Last summer, solar thermal electricity generation was one of the hottest sectors for investing. But after two years of unprecedented growth at 50 percent or more for solar panel installations, sales of residential solar systems have dropped 7 percent in the past three months. Many residential customers have canceled or postponed their plans due to the economic down turn, Rocky Mountain News reports.
Now, many of Colorado’s 200 or so solar companies are trying to figure out how to change course in a deteriorating economy. In the Front Range area alone, there are more than 100 solar companies, many with fewer than five employees. Industry insiders say too many players in the solar industry have squeezed profit margins and in some cases created doubts about the quality of the installations.
Although solar installers are encouraged to receive certification, Jeff Scott of Denver-based SolSource told Rocky Mountain News that “only about 20 companies really know what they are doing.”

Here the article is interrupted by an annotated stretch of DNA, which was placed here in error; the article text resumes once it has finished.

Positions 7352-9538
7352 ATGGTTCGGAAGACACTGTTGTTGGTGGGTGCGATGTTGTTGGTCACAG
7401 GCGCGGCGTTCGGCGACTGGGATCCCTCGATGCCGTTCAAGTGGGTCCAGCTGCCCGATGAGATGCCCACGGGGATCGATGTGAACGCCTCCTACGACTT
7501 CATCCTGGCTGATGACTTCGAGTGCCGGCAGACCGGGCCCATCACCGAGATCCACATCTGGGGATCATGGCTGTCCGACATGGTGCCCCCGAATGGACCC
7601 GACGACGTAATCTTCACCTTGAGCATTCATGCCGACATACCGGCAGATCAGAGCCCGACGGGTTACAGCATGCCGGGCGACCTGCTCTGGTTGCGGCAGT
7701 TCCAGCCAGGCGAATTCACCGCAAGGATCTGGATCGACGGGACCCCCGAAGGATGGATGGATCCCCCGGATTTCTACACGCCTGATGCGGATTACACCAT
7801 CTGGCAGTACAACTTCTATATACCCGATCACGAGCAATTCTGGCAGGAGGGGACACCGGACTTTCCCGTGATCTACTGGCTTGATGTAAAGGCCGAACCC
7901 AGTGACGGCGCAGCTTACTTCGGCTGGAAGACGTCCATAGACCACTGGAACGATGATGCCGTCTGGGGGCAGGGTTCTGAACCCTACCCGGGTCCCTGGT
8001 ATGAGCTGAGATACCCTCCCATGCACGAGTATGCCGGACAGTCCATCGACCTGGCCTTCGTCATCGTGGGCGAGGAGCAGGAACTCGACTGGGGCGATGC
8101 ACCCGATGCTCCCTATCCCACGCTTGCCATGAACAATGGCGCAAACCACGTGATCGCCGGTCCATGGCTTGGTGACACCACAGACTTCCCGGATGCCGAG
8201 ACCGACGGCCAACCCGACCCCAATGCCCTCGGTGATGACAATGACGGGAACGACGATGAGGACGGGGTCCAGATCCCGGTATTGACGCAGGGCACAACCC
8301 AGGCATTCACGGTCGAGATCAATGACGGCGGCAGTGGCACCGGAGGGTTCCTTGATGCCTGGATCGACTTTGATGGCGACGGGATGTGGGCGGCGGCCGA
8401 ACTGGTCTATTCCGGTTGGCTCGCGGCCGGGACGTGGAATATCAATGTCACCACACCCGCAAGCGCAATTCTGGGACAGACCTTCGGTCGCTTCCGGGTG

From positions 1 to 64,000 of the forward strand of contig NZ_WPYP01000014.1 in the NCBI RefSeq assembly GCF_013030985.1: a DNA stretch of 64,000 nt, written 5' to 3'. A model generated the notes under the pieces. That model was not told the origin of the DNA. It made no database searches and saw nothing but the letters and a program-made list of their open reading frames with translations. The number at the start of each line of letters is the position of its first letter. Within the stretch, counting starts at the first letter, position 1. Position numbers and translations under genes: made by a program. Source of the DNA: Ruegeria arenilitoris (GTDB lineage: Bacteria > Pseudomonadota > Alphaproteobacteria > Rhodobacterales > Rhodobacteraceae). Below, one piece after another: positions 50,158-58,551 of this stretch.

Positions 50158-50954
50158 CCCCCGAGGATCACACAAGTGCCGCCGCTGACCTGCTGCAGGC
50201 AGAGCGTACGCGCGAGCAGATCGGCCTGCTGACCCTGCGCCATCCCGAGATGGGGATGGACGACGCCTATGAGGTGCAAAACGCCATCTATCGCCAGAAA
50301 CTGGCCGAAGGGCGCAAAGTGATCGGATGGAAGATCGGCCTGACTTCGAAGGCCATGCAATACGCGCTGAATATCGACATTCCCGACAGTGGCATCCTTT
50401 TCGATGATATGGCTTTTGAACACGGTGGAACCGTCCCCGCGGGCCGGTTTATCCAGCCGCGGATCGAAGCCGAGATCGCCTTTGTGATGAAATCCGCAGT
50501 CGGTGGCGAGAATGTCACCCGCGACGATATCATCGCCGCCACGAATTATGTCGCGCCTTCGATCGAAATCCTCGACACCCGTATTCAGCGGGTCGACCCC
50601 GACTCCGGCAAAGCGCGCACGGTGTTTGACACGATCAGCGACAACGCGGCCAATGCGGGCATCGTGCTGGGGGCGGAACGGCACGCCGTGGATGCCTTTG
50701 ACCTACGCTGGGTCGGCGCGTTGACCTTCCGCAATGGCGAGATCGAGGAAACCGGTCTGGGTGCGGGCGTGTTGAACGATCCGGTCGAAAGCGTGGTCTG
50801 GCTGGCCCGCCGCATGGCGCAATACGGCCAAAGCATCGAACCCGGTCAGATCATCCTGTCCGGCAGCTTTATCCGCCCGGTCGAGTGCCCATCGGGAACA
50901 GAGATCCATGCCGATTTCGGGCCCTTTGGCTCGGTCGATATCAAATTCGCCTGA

Compounding the decline in solar installations is Xcel Energy’s sudden cut in solar rebates in October – to $1.50 per watt from $2.50 per watt in the past.
SolSource says its now installs about five residential solar panel installation compared with 20 a month in November.
However, things look brighter for California, which reported record number of solar panel installations in December, thanks to the state’s subsidies and rebates.